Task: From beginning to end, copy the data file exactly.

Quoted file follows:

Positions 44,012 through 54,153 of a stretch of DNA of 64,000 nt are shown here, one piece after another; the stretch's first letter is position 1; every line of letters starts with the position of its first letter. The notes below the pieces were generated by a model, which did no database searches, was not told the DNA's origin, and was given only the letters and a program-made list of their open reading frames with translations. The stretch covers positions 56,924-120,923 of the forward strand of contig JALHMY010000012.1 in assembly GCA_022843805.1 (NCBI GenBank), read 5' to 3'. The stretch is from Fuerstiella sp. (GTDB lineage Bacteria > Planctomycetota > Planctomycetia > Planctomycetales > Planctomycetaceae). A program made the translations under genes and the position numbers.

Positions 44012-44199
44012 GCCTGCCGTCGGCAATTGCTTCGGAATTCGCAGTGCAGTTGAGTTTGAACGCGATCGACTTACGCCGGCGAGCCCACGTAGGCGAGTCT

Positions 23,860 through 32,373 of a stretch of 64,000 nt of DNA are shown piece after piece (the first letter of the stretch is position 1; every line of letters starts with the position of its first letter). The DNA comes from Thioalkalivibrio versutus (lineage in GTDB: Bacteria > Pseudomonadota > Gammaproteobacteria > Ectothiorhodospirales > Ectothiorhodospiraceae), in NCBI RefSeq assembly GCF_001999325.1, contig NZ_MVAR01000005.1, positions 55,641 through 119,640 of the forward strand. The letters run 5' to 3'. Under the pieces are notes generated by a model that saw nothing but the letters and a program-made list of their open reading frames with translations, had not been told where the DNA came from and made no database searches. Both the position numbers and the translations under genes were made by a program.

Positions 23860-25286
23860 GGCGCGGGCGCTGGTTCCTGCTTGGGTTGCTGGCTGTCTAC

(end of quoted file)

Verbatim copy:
Positions 44,012 through 54,153 of a stretch of DNA of 64,000 nt are shown here, one piece after another; the stretch's first letter is position 1; every line of letters starts with the position of its first letter. The notes below the pieces were generated by a model, which did no database searches, was not told the DNA's origin, and was given only the letters and a program-made list of their open reading frames with translations. The stretch covers positions 56,924-120,923 of the forward strand of contig JALHMY010000012.1 in assembly GCA_022843805.1 (NCBI GenBank), read 5' to 3'. The stretch is from Fuerstiella sp. (GTDB lineage Bacteria > Planctomycetota > Planctomycetia > Planctomycetales > Planctomycetaceae). A program made the translations under genes and the position numbers.

Positions 44012-44199
44012 GCCTGCCGTCGGCAATTGCTTCGGAATTCGCAGTGCAGTTGAGTTTGAACGCGATCGACTTACGCCGGCGAGCCCACGTAGGCGAGTCT

Positions 23,860 through 32,373 of a stretch of 64,000 nt of DNA are shown piece after piece (the first letter of the stretch is position 1; every line of letters starts with the position of its first letter). The DNA comes from Thioalkalivibrio versutus (lineage in GTDB: Bacteria > Pseudomonadota > Gammaproteobacteria > Ectothiorhodospirales > Ectothiorhodospiraceae), in NCBI RefSeq assembly GCF_001999325.1, contig NZ_MVAR01000005.1, positions 55,641 through 119,640 of the forward strand. The letters run 5' to 3'. Under the pieces are notes generated by a model that saw nothing but the letters and a program-made list of their open reading frames with translations, had not been told where the DNA came from and made no database searches. Both the position numbers and the translations under genes were made by a program.

Positions 23860-25286
23860 GGCGCGGGCGCTGGTTCCTGCTTGGGTTGCTGGCTGTCTAC